While Gorillaz could be said to provide a bright snapshot of the global pop zeitgeist, with all that Post-Modernist genre-blending and irony, Damon Albarn's latest project operates on a more personal scale, offering a more detailed focus on a smaller region. This is the bohemian enclave of west London that serves as home to both Albarn and Paul Simonon, roused from his easel to take up the bass again; though it's possible that this area, with its mix of races and cultures, represents the country as a whole.
Indeed, with its elegaic tone, The Good, the Bad and the Queen might be considered a belated, more melancholy follow-up to the social observation of early Blur albums like Modern Life Is Rubbish and Parklife. "It's not a nostalgic play on Englishness," Albarn has claimed. "It's more about what I think it is to be English now."
The mood is set by the opening "History Song", a recollection of "Ships across the estuary/Sundays lost in melancholy", before the gentle bed of sliding acoustic guitar, organ and subtle drums collapses in on itself. Tracks such as "80s Life", "Kingdom Of Doom" and "Green Fields" develop further the wistful tone of regret for lost places and principles. As he gazes across the city Albarn notes how the green fields have turned into stone. Not that this album is infused with the hustle and bustle of the city: it's a much more thoughtful portrait the band is painting, tapping into something deeper and less sharply defined about London.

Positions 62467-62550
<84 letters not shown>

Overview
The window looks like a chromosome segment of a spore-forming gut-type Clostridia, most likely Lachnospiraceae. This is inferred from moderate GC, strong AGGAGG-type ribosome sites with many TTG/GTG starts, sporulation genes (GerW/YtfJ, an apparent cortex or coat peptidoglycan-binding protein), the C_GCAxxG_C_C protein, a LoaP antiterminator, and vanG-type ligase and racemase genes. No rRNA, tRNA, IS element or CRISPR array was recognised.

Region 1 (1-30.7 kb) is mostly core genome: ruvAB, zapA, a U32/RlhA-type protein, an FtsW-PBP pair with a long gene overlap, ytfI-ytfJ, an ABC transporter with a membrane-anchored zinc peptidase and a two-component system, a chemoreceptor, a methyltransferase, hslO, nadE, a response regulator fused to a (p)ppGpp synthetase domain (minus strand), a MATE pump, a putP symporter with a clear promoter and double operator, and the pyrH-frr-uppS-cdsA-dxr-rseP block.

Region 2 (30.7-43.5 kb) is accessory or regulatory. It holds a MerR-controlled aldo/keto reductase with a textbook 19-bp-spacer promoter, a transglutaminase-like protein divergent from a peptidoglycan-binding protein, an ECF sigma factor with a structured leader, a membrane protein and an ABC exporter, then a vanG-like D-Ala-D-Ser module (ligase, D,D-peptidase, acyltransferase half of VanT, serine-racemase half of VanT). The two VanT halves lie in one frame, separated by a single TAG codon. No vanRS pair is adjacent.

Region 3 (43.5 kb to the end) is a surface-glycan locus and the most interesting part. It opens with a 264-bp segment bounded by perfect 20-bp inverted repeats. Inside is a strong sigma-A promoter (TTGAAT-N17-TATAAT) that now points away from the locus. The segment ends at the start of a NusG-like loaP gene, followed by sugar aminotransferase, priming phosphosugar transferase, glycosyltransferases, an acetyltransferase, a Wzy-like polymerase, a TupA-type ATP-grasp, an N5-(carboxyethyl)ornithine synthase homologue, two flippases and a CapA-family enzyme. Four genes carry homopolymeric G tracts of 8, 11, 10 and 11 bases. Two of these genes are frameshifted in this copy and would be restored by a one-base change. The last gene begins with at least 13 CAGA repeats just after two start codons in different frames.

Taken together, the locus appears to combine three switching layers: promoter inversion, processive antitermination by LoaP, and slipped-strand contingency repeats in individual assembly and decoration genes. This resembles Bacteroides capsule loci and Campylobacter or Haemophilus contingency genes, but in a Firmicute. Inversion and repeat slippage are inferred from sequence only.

Musically, the album is a peculiar blend of disparate elements complicated by the band's habit of building a song from separate blocks of riffs. In some cases, the nuts and bolts show too much; in others, a song will struggle to establish a clear identity, hopping animatedly from riff to riff. Many, like "80s Life", are built on Albarn's repetitive piano chords, hammered out with the gusto of a pub knees-up - part Fifties retro-R&B, part English music-hall. Simonon's basslines reflect his dub interests more than his punk background, loping along with a languid muscularity, while former Verve guitarist Simon Tong furnishes a wide range of textures, from acoustic arpeggios to stealthy lead lines and shards of treated guitar noise. But it's Afrobeat pioneer Tony Allen who's the star player: where one might have expected forceful, driving African rhythms, he plays complex, jazzy figures in a quiet, understated manner that doesn't overpower the subtle songs, but helps glue them together more firmly.
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